BASICS: "Hummingbirds.....where is the person, I ask, who, on observing this glittering fragment of the rainbow, would not pause, admire, and turn his mind with reverence..." (J. J. Audubon).
This is a blog about my summer life at the Baiting Hollow Hummingbird Sanctuary, at my winter garden, Calypso, in the Bahamas, and aspects of life in general.
This private sanctuary is now permanently closed to the general public, as a result of a lawsuit brought by a neighbor. Only my friends and personal guests may visit (

Thursday, August 9, 2012

Open Today (Thur) 9.30-12.30 and 3-5.30; Rosebud Salvia

We are open today (thursday) am (i.e. from 9.30 to 12.30) and pm (3-5.30). Closed 12.30 - 3 so for lunch try the Lobster Roll near the south end of Terry Farm Road, and visit their new Tasting Room.
I've given up predicting activity levels - it seems to vary hour to hour, but there will be hummers around, though you may have to be patient. See for info, directions and instructions.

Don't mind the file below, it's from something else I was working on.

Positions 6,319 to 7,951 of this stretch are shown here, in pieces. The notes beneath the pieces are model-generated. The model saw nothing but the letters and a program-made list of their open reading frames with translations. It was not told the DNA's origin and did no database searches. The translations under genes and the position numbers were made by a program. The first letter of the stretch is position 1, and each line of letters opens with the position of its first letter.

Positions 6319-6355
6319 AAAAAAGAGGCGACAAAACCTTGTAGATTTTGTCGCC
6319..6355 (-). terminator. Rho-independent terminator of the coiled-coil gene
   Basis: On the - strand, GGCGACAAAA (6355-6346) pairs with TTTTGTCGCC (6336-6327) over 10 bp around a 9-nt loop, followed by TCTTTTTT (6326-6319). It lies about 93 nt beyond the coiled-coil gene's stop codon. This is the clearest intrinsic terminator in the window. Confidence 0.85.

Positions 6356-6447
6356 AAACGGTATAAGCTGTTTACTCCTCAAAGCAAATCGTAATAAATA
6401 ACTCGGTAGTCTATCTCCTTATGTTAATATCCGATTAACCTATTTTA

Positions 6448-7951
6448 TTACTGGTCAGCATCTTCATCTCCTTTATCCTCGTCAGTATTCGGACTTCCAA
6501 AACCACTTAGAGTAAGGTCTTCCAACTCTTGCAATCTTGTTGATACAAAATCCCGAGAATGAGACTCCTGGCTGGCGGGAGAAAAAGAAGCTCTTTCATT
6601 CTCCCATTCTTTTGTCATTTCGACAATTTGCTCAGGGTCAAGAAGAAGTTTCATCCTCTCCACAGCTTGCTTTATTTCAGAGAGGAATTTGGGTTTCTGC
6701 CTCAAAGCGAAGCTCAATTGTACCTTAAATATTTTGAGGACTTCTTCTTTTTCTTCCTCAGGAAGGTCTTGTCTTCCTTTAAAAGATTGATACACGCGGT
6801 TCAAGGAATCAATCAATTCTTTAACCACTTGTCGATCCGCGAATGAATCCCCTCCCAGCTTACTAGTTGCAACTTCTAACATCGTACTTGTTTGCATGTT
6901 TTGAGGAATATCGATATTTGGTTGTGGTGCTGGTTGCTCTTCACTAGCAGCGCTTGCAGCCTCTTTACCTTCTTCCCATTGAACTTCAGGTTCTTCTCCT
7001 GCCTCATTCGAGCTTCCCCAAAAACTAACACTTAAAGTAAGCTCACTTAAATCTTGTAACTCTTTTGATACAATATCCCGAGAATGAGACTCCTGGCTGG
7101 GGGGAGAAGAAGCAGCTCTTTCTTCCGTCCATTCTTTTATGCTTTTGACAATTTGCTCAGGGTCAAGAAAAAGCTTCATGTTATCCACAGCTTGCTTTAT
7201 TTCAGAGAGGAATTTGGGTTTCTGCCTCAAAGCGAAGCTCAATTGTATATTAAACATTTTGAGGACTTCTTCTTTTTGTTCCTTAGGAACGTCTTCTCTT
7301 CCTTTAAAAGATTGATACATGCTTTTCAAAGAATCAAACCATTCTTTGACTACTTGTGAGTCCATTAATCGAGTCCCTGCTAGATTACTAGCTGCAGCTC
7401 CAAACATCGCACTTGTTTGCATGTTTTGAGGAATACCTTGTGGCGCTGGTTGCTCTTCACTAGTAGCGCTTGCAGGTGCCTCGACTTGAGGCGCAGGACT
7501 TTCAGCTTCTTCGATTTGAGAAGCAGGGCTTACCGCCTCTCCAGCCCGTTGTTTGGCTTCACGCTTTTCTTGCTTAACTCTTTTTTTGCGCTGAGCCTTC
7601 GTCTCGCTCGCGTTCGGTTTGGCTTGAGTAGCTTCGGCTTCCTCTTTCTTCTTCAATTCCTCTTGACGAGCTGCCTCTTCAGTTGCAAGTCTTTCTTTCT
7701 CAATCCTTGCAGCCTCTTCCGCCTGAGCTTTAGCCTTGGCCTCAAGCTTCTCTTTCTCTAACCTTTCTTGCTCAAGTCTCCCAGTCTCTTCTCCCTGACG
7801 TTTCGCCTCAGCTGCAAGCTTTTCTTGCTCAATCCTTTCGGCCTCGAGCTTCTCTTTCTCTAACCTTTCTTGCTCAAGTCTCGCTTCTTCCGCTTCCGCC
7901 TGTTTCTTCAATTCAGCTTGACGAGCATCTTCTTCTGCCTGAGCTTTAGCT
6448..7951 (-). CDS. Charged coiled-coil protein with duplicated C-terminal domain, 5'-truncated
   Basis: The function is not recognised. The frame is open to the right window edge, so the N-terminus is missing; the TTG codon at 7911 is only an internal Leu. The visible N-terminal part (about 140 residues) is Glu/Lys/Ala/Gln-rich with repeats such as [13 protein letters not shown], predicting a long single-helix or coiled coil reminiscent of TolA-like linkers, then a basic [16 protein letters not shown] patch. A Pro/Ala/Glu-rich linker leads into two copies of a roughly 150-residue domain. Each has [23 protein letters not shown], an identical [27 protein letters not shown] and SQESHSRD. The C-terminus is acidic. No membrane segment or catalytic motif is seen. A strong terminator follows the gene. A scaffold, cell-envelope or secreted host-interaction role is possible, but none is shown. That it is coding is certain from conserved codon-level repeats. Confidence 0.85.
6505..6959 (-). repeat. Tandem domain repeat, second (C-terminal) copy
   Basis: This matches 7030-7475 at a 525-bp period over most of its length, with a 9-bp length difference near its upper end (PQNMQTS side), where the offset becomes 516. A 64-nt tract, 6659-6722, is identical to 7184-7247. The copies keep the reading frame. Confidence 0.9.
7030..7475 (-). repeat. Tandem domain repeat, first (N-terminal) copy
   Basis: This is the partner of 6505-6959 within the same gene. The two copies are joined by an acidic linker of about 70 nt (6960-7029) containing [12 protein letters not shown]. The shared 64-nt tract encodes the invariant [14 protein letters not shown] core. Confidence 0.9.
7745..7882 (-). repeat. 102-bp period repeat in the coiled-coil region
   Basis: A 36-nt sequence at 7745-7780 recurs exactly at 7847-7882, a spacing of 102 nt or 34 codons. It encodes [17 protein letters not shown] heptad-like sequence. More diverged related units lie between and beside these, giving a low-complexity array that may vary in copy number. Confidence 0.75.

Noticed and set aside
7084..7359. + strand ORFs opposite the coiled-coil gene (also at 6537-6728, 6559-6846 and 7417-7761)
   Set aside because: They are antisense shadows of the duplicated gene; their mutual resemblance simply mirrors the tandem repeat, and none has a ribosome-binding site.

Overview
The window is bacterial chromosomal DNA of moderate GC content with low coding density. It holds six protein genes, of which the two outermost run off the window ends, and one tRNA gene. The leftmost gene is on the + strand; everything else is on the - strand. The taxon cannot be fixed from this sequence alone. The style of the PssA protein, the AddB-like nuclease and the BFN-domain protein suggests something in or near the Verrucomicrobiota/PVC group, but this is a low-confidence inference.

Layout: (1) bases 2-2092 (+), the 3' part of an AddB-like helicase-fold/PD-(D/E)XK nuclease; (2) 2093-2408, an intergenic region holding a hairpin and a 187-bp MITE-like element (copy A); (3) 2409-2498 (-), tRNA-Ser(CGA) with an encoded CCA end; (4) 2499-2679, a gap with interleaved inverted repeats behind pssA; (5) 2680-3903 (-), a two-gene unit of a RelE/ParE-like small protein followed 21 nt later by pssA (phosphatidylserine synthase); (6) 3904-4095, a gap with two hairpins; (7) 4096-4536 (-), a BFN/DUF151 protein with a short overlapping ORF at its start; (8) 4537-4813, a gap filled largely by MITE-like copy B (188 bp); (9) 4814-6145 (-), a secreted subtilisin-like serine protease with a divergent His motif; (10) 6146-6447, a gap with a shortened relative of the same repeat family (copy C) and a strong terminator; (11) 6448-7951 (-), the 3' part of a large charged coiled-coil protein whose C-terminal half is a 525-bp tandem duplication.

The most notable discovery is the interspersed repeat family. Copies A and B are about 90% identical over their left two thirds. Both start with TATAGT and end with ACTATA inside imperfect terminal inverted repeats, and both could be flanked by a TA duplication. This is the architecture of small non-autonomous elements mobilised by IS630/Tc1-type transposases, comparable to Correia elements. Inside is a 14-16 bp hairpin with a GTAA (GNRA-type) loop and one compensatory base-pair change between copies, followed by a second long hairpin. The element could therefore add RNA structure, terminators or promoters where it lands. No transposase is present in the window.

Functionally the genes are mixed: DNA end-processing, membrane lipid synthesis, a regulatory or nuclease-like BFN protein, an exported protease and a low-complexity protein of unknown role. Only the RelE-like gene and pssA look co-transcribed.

The image, by Bill Stamatis, shows a hummer feeding at Rosebud Salvia (S. involucrata). In previous posts I have referred to this incorrectly as Rosebay salvia). It's called "rosebud" because of the unusual pink knob at the end of the flower stalk. This gradually opens to release more flowers. It's a wonderful hummingbird plant - as good as Anise Sage (often sold as the cultivar "Black and Blue"). It comes mainly in 2 varieties, "Mulberry Jam", which is shorter than "Bethellii" (which I beleive to be closer to the species). The former flowers earlier, but the hummers like the tall spikes of the latter. One can often observe that a hummer will linger for several second at each individual flower, a sure sign of abundant nectar.

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